Proposal Outline

A good grant proposal such as the one outlined below clearly identifies a goal and the means to achieve it. There are four main types of activities that can be featured in a preservation proposal: production, through which a group of research materials will be preserved; research, where the final project product is to be of value to the larger preservation community; education and training, which involves education/training provided by or to the applicant; capital support, whereby a library is able to upgrade the quality of its storage facilities. In preparation for the proposal, the library/archive collection must be thoroughly examined for significance and surveyed for the particular type of preservation envisioned. Title duplications should be checked, patterns of use verified, preservation strategies developed, and costs and time requirements stated. The proposal must establish a production schedule and describe evaluation and accountability systems.

A preservation proposal is a collaborative effort, involving some or all of the following: curator/director responsible for the collection, preservation administrator, preservation/conservation specialist, subject specialist (especially where language skills are needed), public service staff, and cataloguing staff. This team determines the type of information needed for the proposal, assigns responsibilities, establishes a timetable, and decides on a single final editor for the proposal document, usually the principal investigator. The principal investigator is either the preservation administrator or the curator (sometimes joint investigators are used). The team must meet regularly during development of the proposal to monitor progress and check the main thrust of the proposal.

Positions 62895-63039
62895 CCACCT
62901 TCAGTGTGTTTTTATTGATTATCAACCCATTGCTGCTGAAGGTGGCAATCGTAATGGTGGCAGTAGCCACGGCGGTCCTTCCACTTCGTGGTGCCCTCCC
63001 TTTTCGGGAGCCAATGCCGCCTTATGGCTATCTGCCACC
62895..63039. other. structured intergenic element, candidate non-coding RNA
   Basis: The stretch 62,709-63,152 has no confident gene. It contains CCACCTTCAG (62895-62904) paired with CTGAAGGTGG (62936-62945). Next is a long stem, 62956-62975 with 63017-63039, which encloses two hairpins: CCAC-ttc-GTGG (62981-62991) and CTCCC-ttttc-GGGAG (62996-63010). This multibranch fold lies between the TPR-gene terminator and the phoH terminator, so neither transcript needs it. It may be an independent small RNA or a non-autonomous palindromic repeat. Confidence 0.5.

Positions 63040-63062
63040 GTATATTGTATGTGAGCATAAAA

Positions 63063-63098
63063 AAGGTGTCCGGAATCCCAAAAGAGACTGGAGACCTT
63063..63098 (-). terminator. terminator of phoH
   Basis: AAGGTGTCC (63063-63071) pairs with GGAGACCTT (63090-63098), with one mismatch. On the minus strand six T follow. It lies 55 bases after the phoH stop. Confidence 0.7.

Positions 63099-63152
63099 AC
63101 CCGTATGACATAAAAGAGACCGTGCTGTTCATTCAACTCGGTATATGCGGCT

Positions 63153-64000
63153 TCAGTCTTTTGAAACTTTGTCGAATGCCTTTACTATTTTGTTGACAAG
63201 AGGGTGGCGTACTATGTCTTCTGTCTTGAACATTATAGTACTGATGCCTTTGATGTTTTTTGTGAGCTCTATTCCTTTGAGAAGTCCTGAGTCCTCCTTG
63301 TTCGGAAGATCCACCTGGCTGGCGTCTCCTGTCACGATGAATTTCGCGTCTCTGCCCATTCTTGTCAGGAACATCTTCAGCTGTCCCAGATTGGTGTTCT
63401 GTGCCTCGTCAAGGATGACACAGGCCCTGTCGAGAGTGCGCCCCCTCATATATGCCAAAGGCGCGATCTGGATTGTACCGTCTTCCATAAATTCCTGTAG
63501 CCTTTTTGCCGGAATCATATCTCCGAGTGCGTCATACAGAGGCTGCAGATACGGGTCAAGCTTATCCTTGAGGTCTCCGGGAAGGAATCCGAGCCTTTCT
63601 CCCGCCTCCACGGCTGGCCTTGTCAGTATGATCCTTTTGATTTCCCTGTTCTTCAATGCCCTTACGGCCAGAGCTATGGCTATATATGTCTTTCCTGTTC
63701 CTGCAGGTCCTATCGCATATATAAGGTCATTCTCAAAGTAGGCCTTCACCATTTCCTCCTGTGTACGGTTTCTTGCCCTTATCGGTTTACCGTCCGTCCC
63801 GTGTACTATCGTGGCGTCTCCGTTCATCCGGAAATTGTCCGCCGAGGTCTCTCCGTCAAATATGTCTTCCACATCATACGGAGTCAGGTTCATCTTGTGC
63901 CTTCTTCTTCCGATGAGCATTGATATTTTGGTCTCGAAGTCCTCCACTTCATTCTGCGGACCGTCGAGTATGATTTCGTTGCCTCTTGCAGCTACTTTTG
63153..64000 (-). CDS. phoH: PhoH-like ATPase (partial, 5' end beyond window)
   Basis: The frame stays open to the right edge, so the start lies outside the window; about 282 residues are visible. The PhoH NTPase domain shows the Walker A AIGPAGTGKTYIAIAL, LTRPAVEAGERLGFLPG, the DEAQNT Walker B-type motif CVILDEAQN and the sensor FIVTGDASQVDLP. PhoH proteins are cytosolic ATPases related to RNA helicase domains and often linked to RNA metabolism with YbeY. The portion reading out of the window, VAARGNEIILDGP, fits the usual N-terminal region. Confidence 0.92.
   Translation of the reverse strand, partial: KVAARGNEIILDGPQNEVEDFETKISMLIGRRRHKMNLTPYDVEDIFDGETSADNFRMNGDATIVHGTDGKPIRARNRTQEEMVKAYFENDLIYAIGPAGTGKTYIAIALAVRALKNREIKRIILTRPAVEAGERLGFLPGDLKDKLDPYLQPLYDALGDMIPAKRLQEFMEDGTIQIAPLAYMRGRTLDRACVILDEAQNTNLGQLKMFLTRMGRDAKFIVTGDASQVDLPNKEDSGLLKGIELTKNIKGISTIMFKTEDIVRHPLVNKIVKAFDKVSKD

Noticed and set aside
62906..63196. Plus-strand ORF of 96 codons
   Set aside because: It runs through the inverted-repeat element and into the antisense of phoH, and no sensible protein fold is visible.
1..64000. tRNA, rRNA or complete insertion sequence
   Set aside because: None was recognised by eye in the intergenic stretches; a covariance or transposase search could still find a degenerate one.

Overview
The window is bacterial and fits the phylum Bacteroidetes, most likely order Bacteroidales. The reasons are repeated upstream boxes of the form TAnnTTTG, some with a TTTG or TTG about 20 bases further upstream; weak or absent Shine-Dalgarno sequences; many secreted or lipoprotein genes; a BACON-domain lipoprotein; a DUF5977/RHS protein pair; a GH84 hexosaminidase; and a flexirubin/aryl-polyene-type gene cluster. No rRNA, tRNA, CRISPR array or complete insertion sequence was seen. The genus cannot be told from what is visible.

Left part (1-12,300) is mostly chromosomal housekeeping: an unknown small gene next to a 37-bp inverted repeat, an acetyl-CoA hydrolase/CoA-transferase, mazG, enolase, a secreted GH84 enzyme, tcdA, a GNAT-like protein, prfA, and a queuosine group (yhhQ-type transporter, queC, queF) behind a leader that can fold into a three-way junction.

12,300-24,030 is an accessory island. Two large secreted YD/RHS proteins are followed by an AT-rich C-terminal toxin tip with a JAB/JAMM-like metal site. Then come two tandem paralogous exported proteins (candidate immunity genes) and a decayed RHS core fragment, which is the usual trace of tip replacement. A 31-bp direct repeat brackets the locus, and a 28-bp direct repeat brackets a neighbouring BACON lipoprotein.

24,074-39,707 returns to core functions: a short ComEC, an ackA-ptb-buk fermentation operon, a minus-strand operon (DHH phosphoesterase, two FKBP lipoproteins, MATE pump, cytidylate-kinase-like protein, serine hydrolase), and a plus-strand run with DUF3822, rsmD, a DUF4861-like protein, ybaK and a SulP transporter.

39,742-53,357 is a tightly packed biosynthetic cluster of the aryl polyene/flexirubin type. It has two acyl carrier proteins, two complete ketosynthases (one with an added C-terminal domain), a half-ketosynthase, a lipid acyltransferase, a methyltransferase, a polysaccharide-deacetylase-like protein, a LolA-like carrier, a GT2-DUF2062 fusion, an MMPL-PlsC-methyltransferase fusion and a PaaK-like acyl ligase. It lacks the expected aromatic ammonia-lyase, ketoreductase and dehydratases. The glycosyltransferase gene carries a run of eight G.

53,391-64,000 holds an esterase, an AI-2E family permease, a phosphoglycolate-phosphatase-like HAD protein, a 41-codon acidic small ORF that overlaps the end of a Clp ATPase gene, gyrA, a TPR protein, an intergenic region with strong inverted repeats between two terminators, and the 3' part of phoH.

Funding agencies sometimes provide an application form for the applicant to fill in, but most private foundations rely on the applicant to produce a persuasive argument for funding. The following outline ensures that most of the information likely to be needed is provided in a consistent way.

Summary of the proposal
This is usually a quick, one-paragraph overview of the entire project.

Description of the library or archive
This section should describe the library/archive, indicate the readers/researchers served by it, and outline the size of its staff and collection. This is an opportunity to stress the importance of the library/archive to the community and the role it plays in supporting research and/or popular education. You may wish to include as an appendix any printed brochure that carries a more detailed description.

Commitment to preservation
Describe any prior and ongoing preservation activities, and any participation in cooperative or regional preservation activities. An applicant should list major structural improvements likely to preserve the life of the collection, describe any special preservation training the staff may have received, international and regional conferences and training programs attended, and any special consultants that have provided guidance (include a copy of the consultant's report as another appendix). If the library/archive is a member of a preservation consortium, it should be described at this point.